Claiming Social Security benefits early costs American households an average of $68,000 in lost wealth. More than a third of Americans claim Social Security at age 62, and two thirds claim long before they reach their Full Retirement Age or FRA, according to a recent article in Think Advisor titled “How to Help Clients Maximize Social Security Benefits.”
People who don’t have enough retirement savings or who stopped working earlier than anticipated may feel they have no alternative but to take Social Security benefits early. This is understandable. There are also those who don’t believe Social Security will be solvent by the time they reach FRA and decide to get their benefits now.
A closer look into the impact of postponing Social Security benefits, even when there is no income during the deferral period, can have a profound impact on the recipient and their surviving spouse.
Women (who statistically outlive their male partners) and healthier Americans (often those with higher incomes) who receive the annual income increase from deferring claims are those who stand the most to lose from taking benefits earlier.
If you are among those who think Social Security is going to vanish or cut benefits, Boston University economics professor Larry Kotlikoff says the income of those who claim early will be cut by the same percentage as those who claim later.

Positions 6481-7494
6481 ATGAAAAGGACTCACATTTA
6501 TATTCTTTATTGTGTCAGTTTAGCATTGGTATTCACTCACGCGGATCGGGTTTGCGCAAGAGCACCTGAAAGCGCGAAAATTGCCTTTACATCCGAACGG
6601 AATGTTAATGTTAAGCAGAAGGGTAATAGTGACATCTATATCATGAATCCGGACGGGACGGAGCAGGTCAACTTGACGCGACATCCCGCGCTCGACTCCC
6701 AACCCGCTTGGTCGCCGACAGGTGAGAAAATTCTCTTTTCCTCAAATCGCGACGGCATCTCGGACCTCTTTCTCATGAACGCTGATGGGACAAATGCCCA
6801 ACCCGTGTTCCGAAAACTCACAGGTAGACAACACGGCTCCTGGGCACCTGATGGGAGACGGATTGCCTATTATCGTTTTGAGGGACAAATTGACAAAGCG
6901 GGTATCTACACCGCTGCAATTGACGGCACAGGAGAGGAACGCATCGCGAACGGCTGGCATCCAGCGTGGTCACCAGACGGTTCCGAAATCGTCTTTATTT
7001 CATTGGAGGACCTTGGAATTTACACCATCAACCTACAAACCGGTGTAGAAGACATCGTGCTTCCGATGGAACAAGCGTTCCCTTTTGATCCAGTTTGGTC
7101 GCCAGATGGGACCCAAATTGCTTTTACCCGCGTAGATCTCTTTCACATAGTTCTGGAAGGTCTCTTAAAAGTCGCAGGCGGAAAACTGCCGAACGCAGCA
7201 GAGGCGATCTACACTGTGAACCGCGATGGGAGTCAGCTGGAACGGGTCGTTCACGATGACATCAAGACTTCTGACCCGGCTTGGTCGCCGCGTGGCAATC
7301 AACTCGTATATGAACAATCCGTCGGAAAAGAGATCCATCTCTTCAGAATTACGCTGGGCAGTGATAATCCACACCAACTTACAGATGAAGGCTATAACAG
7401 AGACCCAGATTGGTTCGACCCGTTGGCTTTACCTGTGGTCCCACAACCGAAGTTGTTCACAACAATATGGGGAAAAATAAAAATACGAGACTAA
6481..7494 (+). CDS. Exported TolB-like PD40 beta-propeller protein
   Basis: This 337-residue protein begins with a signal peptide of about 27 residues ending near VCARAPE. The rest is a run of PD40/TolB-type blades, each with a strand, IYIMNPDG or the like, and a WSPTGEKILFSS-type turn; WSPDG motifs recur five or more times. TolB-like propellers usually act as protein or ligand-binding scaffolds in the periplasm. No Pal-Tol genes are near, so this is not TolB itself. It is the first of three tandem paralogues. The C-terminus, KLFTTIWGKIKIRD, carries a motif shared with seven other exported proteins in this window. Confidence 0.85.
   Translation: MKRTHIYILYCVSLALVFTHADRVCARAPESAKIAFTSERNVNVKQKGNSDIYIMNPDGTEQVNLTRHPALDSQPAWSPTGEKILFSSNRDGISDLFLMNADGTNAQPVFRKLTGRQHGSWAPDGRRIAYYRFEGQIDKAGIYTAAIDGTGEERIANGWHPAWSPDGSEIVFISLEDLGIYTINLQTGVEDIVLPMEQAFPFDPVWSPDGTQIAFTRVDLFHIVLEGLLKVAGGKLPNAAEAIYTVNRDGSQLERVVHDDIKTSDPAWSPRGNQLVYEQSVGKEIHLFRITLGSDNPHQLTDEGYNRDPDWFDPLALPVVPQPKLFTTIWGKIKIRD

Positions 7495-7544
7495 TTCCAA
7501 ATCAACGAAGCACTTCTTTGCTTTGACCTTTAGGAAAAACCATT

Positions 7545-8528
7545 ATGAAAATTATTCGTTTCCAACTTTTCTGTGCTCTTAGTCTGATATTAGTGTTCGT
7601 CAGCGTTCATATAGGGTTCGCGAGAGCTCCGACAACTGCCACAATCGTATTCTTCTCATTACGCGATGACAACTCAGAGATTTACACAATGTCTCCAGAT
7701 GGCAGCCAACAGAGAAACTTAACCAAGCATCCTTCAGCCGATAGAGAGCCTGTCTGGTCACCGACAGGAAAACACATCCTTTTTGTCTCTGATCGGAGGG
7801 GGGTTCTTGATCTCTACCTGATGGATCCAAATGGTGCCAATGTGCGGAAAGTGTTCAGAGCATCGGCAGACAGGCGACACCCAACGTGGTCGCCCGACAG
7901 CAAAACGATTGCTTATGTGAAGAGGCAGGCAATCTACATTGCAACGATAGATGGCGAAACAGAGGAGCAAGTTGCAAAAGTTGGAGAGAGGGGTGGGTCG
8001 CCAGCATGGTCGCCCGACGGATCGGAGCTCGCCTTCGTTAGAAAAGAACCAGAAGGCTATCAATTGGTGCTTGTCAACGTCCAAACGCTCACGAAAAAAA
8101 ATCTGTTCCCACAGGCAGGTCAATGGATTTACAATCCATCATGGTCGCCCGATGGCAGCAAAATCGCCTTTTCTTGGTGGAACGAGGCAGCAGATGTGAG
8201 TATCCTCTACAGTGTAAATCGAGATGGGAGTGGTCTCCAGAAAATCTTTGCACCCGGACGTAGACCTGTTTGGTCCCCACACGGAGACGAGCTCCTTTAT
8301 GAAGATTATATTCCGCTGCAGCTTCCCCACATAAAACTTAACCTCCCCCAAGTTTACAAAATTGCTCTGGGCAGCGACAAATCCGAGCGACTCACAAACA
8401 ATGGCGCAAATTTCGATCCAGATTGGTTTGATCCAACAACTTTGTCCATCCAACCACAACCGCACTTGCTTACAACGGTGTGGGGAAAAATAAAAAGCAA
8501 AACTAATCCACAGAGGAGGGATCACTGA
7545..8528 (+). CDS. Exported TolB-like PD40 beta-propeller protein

Let’s say that benefits are cut by 23% in 2034. The average present value of payments for a man who claims at age 62 is $678,124. If he claims at age 70, the average present value is $764,084. Cutting benefits earlier than 2034 will only increase the difference. Without a benefit cut, the difference between claiming at age 62 and 70 is $131,951 ($818,747 versus $950,698).
Getting the claiming decision right can add six figures to the family balance sheet, so it’s worth a closer look.
It’s best to think like an insurance company when estimating the value of claiming Social Security. When pricing products like annuities and life insurance policies, insurance companies take into account such variables as U.S. government Treasury bonds, actuarial data measuring mortality and market rates on returns on other inflation protected securities.
Health is also a critical factor. How healthy is the person considering when to claim their Social Security benefits? How healthy is their spouse? How will taking benefits early will impact the surviving spouse’s benefits?
Social Security claiming strategies succeed when using an objective fact-based process and recognizing that Social Security is an asset like any other asset and requires decisions to be made with as little emotional or political bias as possible.
Reference: Think Advisor (Feb. 21, 2021) “How to Help Clients Maximize Social Security Benefits”